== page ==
When I was a little girl, I started a card shop, printing template cards off of Print Shop Deluxe and selling them to my family friends and neighbors. It cost my dad a small fortune and the cards were ridiculous, but I had my customers. I decided I should sell them in China, so I went to the backyard and started digging. I was told if I dug deep enough, I would get there. I think my parents just wanted to keep me off the computer, but I was envisioning the BRIC economy before it became one. The point is, I’ve had big dreams for as long as I can remember. And more importantly, I was fearless.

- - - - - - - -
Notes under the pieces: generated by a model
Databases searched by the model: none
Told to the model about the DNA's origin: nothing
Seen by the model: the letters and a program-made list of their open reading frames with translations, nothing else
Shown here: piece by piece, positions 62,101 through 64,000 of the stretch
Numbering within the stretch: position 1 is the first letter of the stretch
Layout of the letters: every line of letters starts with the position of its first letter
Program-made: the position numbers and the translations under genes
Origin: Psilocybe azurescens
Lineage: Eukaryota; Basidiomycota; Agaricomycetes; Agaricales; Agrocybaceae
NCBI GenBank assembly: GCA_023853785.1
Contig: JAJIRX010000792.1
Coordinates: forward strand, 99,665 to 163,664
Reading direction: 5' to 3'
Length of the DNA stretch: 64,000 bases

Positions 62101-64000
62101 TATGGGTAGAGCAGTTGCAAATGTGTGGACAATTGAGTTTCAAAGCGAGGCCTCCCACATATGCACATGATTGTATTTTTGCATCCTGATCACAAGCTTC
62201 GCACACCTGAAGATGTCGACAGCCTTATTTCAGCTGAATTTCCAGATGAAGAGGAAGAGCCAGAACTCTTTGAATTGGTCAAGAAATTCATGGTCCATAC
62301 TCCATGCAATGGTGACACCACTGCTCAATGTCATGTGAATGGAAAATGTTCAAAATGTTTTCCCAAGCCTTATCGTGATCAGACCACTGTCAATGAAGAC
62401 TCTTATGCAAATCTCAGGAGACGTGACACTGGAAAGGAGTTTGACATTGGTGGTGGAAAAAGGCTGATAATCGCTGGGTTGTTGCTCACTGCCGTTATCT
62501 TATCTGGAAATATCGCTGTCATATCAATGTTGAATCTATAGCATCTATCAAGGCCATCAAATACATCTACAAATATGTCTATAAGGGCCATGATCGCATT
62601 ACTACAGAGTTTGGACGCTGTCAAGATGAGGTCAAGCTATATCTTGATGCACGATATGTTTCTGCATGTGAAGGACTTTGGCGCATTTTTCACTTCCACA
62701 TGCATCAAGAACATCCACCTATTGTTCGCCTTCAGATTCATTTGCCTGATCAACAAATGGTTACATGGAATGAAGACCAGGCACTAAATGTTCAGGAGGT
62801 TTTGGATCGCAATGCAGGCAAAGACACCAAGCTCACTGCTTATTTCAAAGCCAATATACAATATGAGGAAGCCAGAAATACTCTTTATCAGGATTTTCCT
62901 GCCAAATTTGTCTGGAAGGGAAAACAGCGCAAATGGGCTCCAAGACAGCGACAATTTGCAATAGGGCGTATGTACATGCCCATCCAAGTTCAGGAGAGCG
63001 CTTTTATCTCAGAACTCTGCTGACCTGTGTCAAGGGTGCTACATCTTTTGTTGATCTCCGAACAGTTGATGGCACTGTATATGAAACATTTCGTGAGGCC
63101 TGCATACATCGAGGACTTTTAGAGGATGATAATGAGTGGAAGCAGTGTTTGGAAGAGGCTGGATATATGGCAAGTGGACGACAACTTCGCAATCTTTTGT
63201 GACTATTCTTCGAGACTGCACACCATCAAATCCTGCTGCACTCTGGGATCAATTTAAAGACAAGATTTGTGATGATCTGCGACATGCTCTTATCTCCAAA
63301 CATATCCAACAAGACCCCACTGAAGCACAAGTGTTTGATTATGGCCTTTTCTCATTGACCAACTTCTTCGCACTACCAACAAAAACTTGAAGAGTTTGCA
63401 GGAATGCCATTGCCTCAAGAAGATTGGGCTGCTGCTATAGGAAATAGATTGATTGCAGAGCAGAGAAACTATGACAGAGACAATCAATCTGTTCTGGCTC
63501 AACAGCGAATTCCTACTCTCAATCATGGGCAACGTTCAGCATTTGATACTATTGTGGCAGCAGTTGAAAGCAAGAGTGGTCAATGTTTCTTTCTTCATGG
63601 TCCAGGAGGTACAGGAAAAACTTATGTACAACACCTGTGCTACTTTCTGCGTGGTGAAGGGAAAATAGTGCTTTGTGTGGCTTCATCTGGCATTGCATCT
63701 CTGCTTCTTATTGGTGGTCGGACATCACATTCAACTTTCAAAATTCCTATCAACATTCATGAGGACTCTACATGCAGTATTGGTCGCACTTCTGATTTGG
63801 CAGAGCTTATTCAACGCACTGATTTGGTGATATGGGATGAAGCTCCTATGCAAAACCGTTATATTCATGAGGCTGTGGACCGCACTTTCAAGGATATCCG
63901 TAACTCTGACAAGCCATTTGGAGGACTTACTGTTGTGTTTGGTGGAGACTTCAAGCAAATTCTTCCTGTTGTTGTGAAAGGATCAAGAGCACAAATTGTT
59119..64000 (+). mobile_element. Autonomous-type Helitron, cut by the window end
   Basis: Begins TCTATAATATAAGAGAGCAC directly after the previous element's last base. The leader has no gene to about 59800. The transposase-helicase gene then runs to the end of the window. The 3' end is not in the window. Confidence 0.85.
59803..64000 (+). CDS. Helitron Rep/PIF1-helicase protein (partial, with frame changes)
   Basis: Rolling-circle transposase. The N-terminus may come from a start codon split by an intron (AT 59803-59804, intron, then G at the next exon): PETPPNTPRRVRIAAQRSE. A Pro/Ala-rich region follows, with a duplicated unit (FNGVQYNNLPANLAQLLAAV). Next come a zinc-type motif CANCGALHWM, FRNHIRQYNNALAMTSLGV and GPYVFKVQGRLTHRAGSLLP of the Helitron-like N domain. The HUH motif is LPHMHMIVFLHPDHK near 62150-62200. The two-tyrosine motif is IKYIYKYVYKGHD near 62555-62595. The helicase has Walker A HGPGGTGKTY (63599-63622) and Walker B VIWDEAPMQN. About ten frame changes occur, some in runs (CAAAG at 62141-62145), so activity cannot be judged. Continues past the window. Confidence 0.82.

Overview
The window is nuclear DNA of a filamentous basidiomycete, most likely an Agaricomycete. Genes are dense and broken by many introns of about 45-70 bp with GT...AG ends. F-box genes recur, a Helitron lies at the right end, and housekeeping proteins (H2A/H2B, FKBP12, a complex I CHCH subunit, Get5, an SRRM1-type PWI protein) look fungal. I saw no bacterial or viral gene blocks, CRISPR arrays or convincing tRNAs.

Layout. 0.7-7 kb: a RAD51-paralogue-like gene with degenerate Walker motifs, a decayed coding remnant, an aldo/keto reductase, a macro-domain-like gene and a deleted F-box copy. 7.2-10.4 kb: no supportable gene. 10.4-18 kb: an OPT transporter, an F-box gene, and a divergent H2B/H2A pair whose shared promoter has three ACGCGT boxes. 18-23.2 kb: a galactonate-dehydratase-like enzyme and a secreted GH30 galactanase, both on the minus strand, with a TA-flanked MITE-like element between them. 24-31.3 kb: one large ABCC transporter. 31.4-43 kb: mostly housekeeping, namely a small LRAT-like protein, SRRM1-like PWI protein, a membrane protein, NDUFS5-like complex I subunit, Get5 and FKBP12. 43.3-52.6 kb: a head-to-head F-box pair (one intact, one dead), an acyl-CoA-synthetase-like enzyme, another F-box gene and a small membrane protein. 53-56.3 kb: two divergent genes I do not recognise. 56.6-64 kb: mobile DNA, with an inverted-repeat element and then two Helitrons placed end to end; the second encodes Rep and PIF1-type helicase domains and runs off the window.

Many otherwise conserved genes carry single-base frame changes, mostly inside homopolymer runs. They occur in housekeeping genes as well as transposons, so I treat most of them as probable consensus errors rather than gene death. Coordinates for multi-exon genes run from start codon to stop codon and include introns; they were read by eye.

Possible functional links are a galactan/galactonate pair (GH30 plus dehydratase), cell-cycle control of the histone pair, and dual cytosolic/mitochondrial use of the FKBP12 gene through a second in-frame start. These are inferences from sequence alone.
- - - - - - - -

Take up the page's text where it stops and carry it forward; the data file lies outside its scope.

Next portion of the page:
I’m not here to write a book review, or even summarize the key points because I truly believe that all men and women should read this book. But I do want to talk about the big question it posed. These words, so simple, so plainly stated, written across the walls of the Facebook office, words that have kept me up a night since I finished the book, “What would you do if you weren’t afraid?”

It’s interesting and sometimes challenging to be a younger woman in the corporate world. From the moment you walk into a room, you have to overcome judgment and preconceived notions. Yes, I get nervous, but am I afraid? I get uncomfortable with success and public recognition. Maybe this means I’m afraid too.